"A Comparison of the Arguments in Favor of the Grand Canal, With Facts"
But I proceed to that part of the route which extends from Oswego to Lewiston, a distance of 130 miles, on Lake Ontario. And here I am met by an assertion of a Committee of the Legislature, in 1817, that "the passage of Lake Ontario, is shown to be dangerous by the fact that many vessels and lives are yearly lost upon it," and by similar assertions reiterated in every report of the Commissioners where the subject has been mentioned, as well as in pamphlets, newspapers, and bar-room harrangues, until its dangerous character has become proverbial, and the effects of the delusions have been severely felt.
[Footnote to this statement]
The Mary (Trowbridge, master) in November, 1819, on her way to the Niagara, in a dark night, struck upon a reef near shore not known to the master, which made it necessary to run her ashore; and being obliged to sustain a heavy blow, before she could be relieved of her cargo, she bilged. The cargo, valued at $8,000, was damaged to the amount of $1,500, the vessel was valued at $2,500, the salvage $1,000 - making a loss of $2,500 on a vessel and cargo valued at $9,500.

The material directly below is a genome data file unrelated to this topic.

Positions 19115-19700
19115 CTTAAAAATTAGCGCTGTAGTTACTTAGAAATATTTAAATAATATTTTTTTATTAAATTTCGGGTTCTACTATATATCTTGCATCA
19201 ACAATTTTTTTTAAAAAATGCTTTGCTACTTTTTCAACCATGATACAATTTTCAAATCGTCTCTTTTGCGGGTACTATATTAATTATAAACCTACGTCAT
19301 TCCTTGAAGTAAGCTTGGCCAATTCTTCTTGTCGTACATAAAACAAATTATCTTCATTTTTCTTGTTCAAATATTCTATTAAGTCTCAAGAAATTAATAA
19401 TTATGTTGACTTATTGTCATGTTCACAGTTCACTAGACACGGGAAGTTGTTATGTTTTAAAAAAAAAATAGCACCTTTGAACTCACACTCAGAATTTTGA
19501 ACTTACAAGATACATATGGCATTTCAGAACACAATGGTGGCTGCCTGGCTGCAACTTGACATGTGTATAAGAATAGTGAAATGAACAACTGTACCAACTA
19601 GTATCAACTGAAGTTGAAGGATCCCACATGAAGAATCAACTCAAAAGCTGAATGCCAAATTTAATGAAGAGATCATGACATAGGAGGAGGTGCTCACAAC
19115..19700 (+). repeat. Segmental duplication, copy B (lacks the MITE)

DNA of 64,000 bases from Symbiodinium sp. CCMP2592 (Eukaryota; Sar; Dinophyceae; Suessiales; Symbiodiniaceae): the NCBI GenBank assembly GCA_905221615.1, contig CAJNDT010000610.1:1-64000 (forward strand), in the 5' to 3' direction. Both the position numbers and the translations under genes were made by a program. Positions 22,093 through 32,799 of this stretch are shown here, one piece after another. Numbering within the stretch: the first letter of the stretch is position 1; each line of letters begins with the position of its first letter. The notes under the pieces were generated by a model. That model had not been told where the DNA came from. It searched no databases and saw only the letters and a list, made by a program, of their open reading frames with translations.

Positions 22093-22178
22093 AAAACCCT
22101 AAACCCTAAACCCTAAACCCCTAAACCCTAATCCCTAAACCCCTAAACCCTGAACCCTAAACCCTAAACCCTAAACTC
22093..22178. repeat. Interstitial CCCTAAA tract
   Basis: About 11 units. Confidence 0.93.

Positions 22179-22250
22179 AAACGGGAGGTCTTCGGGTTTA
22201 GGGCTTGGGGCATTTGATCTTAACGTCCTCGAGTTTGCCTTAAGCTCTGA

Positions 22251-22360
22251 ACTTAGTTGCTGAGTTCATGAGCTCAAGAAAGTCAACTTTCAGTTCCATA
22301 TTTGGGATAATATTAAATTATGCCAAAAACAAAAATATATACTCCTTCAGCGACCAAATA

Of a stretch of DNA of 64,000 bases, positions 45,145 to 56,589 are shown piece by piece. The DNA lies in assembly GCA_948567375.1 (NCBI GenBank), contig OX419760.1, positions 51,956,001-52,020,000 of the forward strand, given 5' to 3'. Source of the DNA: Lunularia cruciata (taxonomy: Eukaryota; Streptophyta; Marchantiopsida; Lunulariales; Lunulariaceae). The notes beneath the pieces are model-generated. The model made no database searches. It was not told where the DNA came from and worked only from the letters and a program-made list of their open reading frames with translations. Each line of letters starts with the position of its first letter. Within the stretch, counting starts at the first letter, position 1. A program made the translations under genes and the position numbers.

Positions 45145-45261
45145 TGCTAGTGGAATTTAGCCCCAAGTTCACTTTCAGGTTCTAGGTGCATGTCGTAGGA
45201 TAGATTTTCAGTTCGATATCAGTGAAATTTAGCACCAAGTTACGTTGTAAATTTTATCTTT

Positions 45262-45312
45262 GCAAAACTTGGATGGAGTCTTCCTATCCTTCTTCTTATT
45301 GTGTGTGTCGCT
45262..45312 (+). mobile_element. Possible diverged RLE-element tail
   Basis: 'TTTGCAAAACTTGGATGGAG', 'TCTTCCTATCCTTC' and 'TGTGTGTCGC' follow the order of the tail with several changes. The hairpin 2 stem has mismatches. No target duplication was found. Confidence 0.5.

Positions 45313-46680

The Julia, (Snow, master,) in 1815, on a return voyage from Niagara, without load or ballast, was upset in a gale and every soul on board perished. The vessel was driven ashore, but afterwards got off and repaired at an expense of about $1,000.
The Fair American, (Sweet, master,) returning from Niagara in ballast, was driven ashore in 1816, and lost, except her materials - the loss about $1,000.
These are the only accidents which have happened in twelve years, except those of such a trifling amount as underwriters would not be liable for. Allow the average value of each vessel and cargo to be $3,000, and each vessel to make 20 trips in a season (making no calculation for return freight) the aggregate amount of property at risk is $7,200,000 and the loss $4,500, something less than the 150th part of 1 percent!